cryptsetup prompt is overriden by upstart and xsplash in Karmic

Bug #434232 reported by Saivann Carignan on 2009-09-21
86
This bug affects 13 people
Affects Status Importance Assigned to Milestone
cryptsetup (Ubuntu)
Low
Unassigned
Karmic
High
Unassigned

Bug Description

Binary package hint: cryptsetup

My computer has /dev/sda5 (mounted as /) and /dev/sda7 (encrypted, mounted as /media/X).

My /etc/crypttab file contains this :
X /dev/sda7 none luks

My /etc/fstab file contains this :
/dev/mapper/X /media/X ext4 defaults,relatime 0 0

The problem in Karmic is that the password is asked in the console (since we don't use usplash anymore), but xsplash suddenly hide the cryptsetup prompt, and the computer continues to boot while cryptsetup still waits for the password in background, but will never get it as the user can't access console anymore due to Xserver.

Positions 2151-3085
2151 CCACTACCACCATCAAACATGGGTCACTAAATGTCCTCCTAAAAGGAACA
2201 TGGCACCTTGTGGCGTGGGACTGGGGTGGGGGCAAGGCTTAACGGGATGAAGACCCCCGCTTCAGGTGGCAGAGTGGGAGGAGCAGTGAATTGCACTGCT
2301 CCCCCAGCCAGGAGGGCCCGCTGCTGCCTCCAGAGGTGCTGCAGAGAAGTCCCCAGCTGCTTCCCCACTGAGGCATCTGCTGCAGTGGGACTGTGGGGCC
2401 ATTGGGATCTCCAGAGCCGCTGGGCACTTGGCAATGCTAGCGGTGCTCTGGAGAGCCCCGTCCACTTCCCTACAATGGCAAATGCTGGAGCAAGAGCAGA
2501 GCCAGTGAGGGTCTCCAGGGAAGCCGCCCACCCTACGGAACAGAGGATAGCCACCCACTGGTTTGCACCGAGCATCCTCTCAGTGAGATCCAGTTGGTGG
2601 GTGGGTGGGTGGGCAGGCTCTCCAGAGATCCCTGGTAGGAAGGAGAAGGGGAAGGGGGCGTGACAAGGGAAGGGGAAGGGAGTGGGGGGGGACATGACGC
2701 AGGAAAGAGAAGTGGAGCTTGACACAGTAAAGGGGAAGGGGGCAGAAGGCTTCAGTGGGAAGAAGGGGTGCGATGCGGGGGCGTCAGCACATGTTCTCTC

ProblemType: Bug
Architecture: i386
Date: Mon Sep 21 15:42:18 2009
DistroRelease: Ubuntu 9.10
Package: cryptsetup 2:1.0.6+20090405.svn49-1ubuntu4
ProcEnviron:
 LANG=fr_CA.UTF-8
 SHELL=/bin/bash
ProcVersionSignature: Ubuntu 2.6.31-10.34-generic
SourcePackage: cryptsetup
Uname: Linux 2.6.31-10-generic i686

Saivann Carignan (oxmosys) wrote :
Saivann Carignan (oxmosys) wrote :

Scott James Remnant : subscribed at your request in bug 430496 since it does not seem to be fixed in that situation.

Steve Langasek (vorlon) wrote :

As of the latest upload of initramfs-tools, this should be working again, but only by accident: cryptsetup is now setting up usplash unconditionally in the initramfs, whereas it should only do this if it's needed for decrypting the root filesystem or swap. So I'm leaving this bug open since we should have a separate check for usplash in the cryptdisks init script using whatever mechanism will be used for fsck prompting.

Changed in cryptsetup (Ubuntu):
importance: Undecided → High
status: New → Triaged
Steve Langasek (vorlon) wrote :